Robotics

MIT's autonomous block bots jump, roll and stack themselves

MIT's autonomous block bots ju...
MIT has developed M-Blocks, a set of robotic cubes that can roll, jump, spin, and arrange themselves into different shapes
MIT has developed M-Blocks, a set of robotic cubes that can roll, jump, spin, and arrange themselves into different shapes
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MIT's M-Blocks have unique patterns on their faces that let them recognize each other and the configuration of the neighbors
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MIT's M-Blocks have unique patterns on their faces that let them recognize each other and the configuration of the neighbors
MIT's M-Blocks can roll in the direction indicated by arrows printed on each other's sides
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MIT's M-Blocks can roll in the direction indicated by arrows printed on each other's sides
MIT's M-Blocks can roll down the line, end over end
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MIT's M-Blocks can roll down the line, end over end
MIT has developed M-Blocks, a set of robotic cubes that can roll, jump, spin, and arrange themselves into different shapes
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MIT has developed M-Blocks, a set of robotic cubes that can roll, jump, spin, and arrange themselves into different shapes

Out of all the cool-looking forms that robots can take – humanoid, dogs, fish, crocodiles, snakes, birds, or disembodied arms – a cube seems like a pretty boring choice. But MIT’s new take on the robotic block is smarter than it looks. These cute little cube bots can roll and tumble around, recognize each other, and stack themselves into whatever shape is needed.

Developed by MIT’s Computer Science and Artificial Intelligence Laboratory (CSAIL), the robots are made with flywheels inside them that spin at 20,000 rpm. When these brake suddenly, the angular momentum propels the block in that direction, letting them spin and flip their way around.

One lone block bot isn’t much use, but the idea is that they can swarm together to complete more interesting tasks. To do so, they have magnets embedded in each edge and face to let them snap together, and they have unique patterns on each face to let them recognize each other. MIT calls them “M-Blocks.”

“M stands for motion, magnet, and magic,” says Daniela Rus, CSAIL Director. “'Motion,' because the cubes can move by jumping. 'Magnet,' because the cubes can connect to other cubes using magnets, and once connected they can move together and connect to assemble structures. 'Magic,' because we don’t see any moving parts, and the cube appears to be driven by magic.”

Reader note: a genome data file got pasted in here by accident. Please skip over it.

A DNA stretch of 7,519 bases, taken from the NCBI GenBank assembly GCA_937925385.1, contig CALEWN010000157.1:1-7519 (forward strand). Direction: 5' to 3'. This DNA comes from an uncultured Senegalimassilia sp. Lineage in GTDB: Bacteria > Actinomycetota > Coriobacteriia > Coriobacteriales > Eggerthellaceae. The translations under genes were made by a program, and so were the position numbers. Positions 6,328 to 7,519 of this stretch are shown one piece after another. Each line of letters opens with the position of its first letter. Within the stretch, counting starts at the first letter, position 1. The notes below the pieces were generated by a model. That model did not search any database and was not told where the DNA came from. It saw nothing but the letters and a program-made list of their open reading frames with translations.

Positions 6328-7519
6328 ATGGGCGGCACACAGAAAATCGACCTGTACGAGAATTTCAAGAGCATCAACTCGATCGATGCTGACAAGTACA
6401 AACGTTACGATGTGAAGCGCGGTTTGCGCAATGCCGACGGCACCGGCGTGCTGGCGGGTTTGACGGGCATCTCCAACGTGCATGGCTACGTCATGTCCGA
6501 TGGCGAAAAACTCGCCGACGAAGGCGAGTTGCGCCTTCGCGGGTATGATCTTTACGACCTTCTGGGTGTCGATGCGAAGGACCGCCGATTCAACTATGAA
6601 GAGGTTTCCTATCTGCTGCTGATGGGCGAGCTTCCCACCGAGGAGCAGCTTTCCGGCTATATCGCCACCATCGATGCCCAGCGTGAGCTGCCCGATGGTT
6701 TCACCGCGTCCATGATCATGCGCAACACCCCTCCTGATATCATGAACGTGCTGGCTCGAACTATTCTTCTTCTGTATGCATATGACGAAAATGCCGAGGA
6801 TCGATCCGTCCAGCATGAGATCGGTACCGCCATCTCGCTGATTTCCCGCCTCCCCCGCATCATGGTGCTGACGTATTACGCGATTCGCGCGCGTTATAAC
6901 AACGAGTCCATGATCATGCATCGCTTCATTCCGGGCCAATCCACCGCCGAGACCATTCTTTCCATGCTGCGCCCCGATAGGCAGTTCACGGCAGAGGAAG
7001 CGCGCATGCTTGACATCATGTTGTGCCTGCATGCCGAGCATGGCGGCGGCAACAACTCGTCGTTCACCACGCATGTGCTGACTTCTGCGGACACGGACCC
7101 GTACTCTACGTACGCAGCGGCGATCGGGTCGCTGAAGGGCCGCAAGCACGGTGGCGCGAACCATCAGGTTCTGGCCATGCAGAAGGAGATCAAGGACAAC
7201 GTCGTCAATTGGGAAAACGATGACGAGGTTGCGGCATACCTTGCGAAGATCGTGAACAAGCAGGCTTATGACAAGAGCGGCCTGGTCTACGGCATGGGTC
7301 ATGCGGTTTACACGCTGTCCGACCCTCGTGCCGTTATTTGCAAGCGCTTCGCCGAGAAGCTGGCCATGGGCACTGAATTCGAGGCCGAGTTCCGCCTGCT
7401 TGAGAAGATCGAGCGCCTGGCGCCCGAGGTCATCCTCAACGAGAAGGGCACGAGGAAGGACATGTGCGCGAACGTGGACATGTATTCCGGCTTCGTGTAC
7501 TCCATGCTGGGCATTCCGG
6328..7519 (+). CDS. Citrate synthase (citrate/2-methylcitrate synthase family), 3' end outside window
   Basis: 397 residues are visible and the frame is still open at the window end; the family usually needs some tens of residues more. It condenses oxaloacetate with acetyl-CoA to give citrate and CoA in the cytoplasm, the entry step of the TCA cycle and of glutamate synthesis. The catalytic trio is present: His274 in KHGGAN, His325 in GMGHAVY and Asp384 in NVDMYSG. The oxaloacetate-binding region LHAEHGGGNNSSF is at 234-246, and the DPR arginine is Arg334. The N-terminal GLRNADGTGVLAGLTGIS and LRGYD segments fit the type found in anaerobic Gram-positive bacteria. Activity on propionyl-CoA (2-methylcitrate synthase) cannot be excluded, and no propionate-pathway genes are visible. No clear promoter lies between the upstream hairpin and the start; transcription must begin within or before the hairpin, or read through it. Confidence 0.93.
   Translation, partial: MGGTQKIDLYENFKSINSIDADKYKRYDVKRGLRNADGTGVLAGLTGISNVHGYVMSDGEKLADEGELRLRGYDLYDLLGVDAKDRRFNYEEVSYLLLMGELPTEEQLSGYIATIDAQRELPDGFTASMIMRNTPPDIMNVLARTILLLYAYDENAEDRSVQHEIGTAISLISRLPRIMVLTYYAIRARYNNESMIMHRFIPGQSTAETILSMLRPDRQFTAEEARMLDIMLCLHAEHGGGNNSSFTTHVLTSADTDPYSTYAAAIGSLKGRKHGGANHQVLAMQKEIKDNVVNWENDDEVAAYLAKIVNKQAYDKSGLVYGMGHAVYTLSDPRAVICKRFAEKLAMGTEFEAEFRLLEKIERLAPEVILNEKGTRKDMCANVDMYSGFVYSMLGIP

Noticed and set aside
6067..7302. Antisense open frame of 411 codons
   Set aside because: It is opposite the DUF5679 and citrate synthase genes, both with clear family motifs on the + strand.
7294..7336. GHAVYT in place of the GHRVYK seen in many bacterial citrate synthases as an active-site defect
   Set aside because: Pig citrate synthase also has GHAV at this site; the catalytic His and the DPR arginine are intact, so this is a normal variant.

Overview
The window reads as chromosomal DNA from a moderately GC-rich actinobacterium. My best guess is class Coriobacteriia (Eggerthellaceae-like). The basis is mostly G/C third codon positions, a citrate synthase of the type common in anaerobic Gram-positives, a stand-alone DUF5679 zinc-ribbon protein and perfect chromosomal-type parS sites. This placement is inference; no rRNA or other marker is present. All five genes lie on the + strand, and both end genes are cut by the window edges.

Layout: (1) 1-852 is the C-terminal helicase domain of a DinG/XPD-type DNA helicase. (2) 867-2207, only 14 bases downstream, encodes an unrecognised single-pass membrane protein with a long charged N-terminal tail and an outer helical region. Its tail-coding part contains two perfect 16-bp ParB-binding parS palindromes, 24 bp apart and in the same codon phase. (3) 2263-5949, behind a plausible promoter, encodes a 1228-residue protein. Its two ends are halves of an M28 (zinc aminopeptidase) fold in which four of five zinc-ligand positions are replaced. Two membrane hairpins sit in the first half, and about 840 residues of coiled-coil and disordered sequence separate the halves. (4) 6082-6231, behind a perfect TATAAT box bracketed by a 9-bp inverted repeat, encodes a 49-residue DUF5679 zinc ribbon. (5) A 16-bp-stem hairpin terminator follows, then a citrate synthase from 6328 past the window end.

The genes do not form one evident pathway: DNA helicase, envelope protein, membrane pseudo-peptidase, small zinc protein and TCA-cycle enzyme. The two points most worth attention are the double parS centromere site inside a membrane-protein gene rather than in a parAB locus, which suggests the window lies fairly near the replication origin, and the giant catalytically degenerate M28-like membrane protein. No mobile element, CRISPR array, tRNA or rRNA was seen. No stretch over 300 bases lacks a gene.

MIT's M-Blocks can roll in the direction indicated by arrows printed on each other's sides
MIT's M-Blocks can roll in the direction indicated by arrows printed on each other's sides

These are actually the second iteration of M-Blocks. The original design, shown off way back in 2013, looked much the same but weren’t as smart. Now, the CSAIL team has developed algorithms that let them work together more effectively.

The researchers demonstrated that teamwork by having an autonomous swarm of 16 M-Blocks accomplish tasks like arranging themselves into a line, following arrows marked on other blocks, or moving towards a light source. When they get close enough together, they snap together magnetically. From that position they can even climb on top of one another by “throwing” themselves upwards. Once on top of other blocks, they can roll down the line, one face at a time.

The M-Blocks were fairly effective at achieving their goals, with about a 90-percent success rate. In the line experiment, for example, the blocks were programmed to look at their neighbors and figure out if they were connected to the right spot. If not, they would roll in a direction until they came to the end of the line.

While these tests only involved 16 of the blocks, the team says that the technology is scalable, with future swarms possibly numbering in the hundreds, thousands or even higher.

MIT's M-Blocks can roll down the line, end over end
MIT's M-Blocks can roll down the line, end over end

“The unique thing about our approach is that it’s inexpensive, robust, and potentially easier to scale to a million modules,” says John Romanishin, lead author on the study. “M-Blocks can move in a general way. Other robotic systems have much more complicated movement mechanisms that require many steps, but our system is more scalable.”

These swarming robot blocks can do more than just parlor tricks, too. The team says that eventually they could be put to work building temporary structures like staircases, to help people with inspections or disaster response. they could also end up in manufacturing, healthcare or gaming applications.

The research is due to be presented at IEEE’s International Conference on Intelligent Robots and Systems in November. The M-Blocks can be seen in action in the video below.

M-Blocks 2.0: Self-assembling Modular Robots

Source: MIT

1 comment
Daniel Leblanc
Looks like the perfect building blocks for preparing habitats on new planets. Send a million of these to the moon, and change the buildings to meet the current needs. Need to grow vegetables? Why not make a room just tall enough for the plants. Need to make a room taller or wider? Build the room from the outside then remove the previous wall or ceiling. Build a table in a few minutes, then turn it into a cubicle when you're finished. Less gravity means you can use bigger blocks. Imagination is your only limitation.